Enjoy your winter!
There are many ways to create borders in your garden, to delineate spaces, create outdoor rooms, give a sense of enclosure, or add privacy. When we think of hemming in an outdoor space, we often think of wood or metal fences. There are many types of fences, using varied materials- we could do several blog posts just about them! In this post we want to talk about fences but also walls and hedges as ways to border your garden.
Fences are typically made of wood or metals like wrought iron or aluminum. Most cities and counties have a height limit of 6’ for fencing (without a permit variance), which can provide privacy and screening from streets or undesirable views. But fences don’t need to be that high, or be solid, to create a barrier between private and public space. Even a 3’ fence can create a border, or an open style fence like split rails or wire mesh give the sense of entering a space. Fences can also be planted with vines to create a green wall to provide a living fence with seasonal change.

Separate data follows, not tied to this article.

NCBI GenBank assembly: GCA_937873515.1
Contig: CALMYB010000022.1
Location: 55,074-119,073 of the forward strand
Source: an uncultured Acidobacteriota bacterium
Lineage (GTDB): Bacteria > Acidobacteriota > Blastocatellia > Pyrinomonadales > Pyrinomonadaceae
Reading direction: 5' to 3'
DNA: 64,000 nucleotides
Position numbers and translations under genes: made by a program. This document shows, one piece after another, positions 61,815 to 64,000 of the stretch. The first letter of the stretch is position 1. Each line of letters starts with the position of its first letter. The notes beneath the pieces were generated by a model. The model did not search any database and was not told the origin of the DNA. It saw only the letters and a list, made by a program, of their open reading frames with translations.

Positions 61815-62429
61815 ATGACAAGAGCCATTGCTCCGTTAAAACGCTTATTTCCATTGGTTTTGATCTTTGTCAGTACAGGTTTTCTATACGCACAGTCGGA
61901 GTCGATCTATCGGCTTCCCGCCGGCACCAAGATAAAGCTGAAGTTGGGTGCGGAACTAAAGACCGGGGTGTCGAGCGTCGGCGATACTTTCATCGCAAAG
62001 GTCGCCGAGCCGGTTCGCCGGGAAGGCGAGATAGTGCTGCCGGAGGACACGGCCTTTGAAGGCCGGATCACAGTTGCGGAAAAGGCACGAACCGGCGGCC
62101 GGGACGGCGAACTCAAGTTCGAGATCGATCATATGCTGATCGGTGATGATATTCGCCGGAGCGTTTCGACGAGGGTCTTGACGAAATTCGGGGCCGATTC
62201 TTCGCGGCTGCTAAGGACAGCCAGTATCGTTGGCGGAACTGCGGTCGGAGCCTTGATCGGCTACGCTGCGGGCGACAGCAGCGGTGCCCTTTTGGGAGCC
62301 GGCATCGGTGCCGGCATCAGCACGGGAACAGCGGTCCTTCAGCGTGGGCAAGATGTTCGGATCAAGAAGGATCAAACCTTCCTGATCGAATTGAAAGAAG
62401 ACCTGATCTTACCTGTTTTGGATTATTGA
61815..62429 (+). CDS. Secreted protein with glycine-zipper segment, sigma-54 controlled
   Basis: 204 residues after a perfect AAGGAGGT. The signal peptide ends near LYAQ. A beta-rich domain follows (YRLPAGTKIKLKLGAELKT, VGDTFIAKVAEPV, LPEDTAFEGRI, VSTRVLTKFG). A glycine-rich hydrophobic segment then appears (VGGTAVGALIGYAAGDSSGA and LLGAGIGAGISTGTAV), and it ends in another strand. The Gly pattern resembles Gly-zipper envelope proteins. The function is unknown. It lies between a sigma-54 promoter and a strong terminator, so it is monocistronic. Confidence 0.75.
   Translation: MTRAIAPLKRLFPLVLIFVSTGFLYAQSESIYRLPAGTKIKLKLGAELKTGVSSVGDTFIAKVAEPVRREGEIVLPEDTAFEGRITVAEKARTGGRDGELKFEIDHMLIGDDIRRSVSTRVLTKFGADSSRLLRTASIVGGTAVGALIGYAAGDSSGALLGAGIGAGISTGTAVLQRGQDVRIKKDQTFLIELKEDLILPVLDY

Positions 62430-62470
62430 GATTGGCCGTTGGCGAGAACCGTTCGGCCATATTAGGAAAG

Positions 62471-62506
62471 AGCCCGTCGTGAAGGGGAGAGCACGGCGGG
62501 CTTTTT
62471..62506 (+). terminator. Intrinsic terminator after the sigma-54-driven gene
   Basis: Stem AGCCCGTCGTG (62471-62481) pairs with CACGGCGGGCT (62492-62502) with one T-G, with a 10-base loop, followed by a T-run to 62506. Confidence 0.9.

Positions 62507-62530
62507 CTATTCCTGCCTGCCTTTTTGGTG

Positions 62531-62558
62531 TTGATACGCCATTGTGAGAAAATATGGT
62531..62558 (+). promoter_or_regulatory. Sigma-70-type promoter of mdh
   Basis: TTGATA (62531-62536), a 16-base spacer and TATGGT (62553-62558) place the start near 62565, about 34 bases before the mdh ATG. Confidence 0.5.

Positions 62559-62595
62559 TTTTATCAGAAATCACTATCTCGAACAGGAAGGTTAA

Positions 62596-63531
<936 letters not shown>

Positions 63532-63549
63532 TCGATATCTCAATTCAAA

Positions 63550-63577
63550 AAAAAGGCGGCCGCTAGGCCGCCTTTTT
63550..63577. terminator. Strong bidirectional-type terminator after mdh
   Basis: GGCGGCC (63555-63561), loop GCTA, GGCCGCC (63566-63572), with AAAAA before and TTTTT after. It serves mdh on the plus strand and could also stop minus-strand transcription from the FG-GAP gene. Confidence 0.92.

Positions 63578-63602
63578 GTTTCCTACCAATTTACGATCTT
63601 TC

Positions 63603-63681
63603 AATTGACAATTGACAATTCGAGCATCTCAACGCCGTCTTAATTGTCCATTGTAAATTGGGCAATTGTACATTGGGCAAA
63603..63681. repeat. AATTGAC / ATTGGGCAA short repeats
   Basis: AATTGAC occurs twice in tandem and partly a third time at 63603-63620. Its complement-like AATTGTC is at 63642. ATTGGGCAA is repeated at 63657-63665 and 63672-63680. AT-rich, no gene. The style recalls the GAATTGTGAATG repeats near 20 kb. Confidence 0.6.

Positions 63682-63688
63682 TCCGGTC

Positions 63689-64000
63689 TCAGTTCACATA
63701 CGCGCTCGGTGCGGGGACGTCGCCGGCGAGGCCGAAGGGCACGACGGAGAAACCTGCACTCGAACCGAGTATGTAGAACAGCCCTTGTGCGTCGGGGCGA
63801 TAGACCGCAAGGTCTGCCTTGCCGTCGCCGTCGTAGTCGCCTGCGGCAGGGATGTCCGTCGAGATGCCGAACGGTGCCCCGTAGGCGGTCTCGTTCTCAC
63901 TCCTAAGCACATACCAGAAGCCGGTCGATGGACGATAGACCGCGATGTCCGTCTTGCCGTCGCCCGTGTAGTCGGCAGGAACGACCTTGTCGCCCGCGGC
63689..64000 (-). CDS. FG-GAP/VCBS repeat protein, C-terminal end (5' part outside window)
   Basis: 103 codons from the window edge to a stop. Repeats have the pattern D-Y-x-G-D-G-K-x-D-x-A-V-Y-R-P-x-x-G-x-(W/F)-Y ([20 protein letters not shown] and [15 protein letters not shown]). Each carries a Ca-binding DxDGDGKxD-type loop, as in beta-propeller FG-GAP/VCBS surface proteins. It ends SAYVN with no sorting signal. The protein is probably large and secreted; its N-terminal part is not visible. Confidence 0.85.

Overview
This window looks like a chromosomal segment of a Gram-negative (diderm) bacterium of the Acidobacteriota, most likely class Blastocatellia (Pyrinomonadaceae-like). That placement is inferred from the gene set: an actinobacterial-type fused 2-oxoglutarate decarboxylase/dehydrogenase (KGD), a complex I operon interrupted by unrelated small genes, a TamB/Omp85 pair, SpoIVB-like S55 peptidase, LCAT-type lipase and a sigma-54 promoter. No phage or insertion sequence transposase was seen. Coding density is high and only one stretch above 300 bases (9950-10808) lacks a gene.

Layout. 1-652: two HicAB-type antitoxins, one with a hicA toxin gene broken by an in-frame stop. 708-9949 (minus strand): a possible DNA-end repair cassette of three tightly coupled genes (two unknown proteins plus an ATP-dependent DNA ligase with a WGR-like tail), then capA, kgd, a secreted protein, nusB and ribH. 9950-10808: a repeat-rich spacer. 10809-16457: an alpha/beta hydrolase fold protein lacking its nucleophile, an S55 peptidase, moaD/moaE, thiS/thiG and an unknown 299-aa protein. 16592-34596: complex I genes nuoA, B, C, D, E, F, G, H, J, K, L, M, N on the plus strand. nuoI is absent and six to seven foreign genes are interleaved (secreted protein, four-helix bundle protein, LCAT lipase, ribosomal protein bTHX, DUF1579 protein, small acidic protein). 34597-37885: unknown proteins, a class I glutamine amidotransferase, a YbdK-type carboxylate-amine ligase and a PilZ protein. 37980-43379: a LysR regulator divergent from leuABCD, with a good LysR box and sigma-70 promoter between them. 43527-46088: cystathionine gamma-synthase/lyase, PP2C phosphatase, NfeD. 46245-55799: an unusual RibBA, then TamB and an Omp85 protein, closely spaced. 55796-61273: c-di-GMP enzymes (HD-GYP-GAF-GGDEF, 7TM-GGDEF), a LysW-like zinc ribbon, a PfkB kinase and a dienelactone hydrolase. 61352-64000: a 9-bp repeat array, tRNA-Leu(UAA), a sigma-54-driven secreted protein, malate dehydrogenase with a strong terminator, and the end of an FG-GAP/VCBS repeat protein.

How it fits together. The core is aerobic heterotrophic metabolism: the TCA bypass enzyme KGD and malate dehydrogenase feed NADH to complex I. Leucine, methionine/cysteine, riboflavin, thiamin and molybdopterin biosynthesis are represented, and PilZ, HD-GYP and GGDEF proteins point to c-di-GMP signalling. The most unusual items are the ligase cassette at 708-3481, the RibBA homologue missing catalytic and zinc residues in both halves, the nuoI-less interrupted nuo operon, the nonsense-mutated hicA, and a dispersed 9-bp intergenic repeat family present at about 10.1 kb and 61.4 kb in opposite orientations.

Walls are also a way to border in your garden. Freestanding walls are another form of fence, and can be veneered with stucco or stone to create a more formal and solid barrier. These walls can also be up to 6’ tall, or a combination of wall and fence adds a dynamic twist to your garden edge.
Of course we can’t forget planting borders, like hedges. The old standby, the Boxwood hedge, is often what people think of when hedges are mentioned- and they are often a great choice for a low maintenance, solid hedge. But many plants can be trimmed into hedges, including shrubs that flower, are fragrant, or have interesting foliage year-round. Borders don’t have to be sheared like Boxwood hedges either- a line of perennial grasses or a uniform row of low shrubs can be left in their natural form and still create a strong border.
In the San Francisco Bay Area a garden is an extension of our home. Our unique weather allows us to spend a lot of time outside during the day and into the night. This is a key element of the social fabric that defines who we are. A landscape designer will assist you in creating a garden that reflects and enhances your unique lifestyle. As one often realizes when attempting to design their garden, this is easier said than done.
What many homeowners lack is a landscape designer’s ability to clearly understand the structure of a garden. Principles such as unity, balance, color, proportion, transition and repetition come into play when designing a garden. Further, designs may include specific features or complicated construction elements that require design experience. Some examples of common issues: